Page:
At this time of year–because it is semester’s end, the last Friday of Fall 2010 (before final exam week)–I am thinking again about patterned precarity. “Patterned” because the academy’s clock punctuates our lives with fairly arbitrary (if systemic) endpoints. That semesters end means for many students an intensified two-week window near the end of time when a flurry of deadlines, for admittedly complicated reasons, amount to a heap of dustbin deliverables and an even taller heap of stress. I know I am generalizing: it doesn’t always go this way, nor does it have to go this way. But often it does. End of semester grunt/strain/anguish is palpable, thick in the air.

Especially so this semester, it seems.

E., my friend in Kansas City, shared an anecdote with me once about the learner’s mindset and the thrill of close calls. The story I (mis)remember goes something like this: in Kaffa, the region of Ethiopia known as the original growthplace of coffee, there emerged an astonishingly widespread practice among teenagers of something like “fender glancing.” Fender glancing is a game of chicken with moving cars. Basically, participants in this activity enjoy a rush by close brushes with automobiles. A near miss is invigorating–literally life-giving. I made it! As you might imagine, this does not always turn out well. Almost being hit by a car–when the choreography goes badly–can be lethal or at the very least bone-breaking. E. explained how he saw many correspondences to this in those he was teaching (to play soccer), particularly when they were bored.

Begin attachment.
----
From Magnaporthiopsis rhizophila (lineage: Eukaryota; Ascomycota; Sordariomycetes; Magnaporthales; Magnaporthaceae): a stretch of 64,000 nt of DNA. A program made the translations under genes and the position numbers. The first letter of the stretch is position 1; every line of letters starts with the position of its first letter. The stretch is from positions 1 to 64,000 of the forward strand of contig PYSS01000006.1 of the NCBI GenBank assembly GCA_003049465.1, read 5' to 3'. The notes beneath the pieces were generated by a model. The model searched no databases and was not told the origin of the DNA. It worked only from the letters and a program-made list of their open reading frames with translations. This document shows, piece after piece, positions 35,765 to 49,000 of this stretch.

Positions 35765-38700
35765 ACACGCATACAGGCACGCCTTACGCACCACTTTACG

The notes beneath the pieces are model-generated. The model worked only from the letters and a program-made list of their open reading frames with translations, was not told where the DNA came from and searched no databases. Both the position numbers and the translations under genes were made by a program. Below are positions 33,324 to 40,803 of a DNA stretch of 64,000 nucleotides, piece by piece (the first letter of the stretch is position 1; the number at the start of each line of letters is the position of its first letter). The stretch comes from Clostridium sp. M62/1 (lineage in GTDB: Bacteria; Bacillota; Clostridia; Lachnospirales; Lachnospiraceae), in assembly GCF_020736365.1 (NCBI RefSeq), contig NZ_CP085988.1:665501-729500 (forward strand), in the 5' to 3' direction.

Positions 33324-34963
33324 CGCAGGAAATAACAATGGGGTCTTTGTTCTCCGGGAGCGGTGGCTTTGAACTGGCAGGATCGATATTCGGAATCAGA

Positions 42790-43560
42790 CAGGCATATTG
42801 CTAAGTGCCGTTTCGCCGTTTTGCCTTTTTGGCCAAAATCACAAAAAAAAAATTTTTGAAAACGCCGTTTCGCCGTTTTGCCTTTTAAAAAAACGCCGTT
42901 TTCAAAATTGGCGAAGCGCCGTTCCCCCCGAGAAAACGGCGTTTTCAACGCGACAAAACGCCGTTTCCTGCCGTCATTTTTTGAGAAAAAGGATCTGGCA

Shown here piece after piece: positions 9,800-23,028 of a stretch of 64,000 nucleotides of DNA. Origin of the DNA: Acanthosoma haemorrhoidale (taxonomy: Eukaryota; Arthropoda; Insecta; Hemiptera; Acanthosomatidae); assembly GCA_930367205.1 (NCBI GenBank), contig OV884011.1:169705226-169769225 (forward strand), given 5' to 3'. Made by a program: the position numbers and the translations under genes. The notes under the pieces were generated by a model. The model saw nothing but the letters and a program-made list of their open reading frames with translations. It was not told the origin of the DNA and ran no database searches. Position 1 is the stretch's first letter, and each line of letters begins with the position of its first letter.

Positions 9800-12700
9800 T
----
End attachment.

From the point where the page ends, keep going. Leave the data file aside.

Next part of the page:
Thrill seeking isn’t a new discovery or even a new cultural phenomenon elucidated by the derivative (i.e., friend of a friend said; an admittedly lazy, heard-about method) anthropology above. But it nevertheless reminds me about revaluing the relationship between what happens all along, in a given semester, and what happens at the end, as well as rethinking how practices in a given course must spill beyond the time-bounded container of fifteen weeks. In other words, for teaching, how can we redistribute intensive encounters so that a class doesn’t reduce to an ultimate showdown at semester’s end?